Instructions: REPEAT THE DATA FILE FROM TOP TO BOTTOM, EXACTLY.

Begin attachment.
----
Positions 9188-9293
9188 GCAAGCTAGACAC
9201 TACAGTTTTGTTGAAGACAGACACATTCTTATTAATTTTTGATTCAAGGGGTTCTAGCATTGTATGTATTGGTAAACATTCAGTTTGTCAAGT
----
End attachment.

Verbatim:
Positions 9188-9293
9188 GCAAGCTAGACAC
9201 TACAGTTTTGTTGAAGACAGACACATTCTTATTAATTTTTGATTCAAGGGGTTCTAGCATTGTATGTATTGGTAAACATTCAGTTTGTCAAGT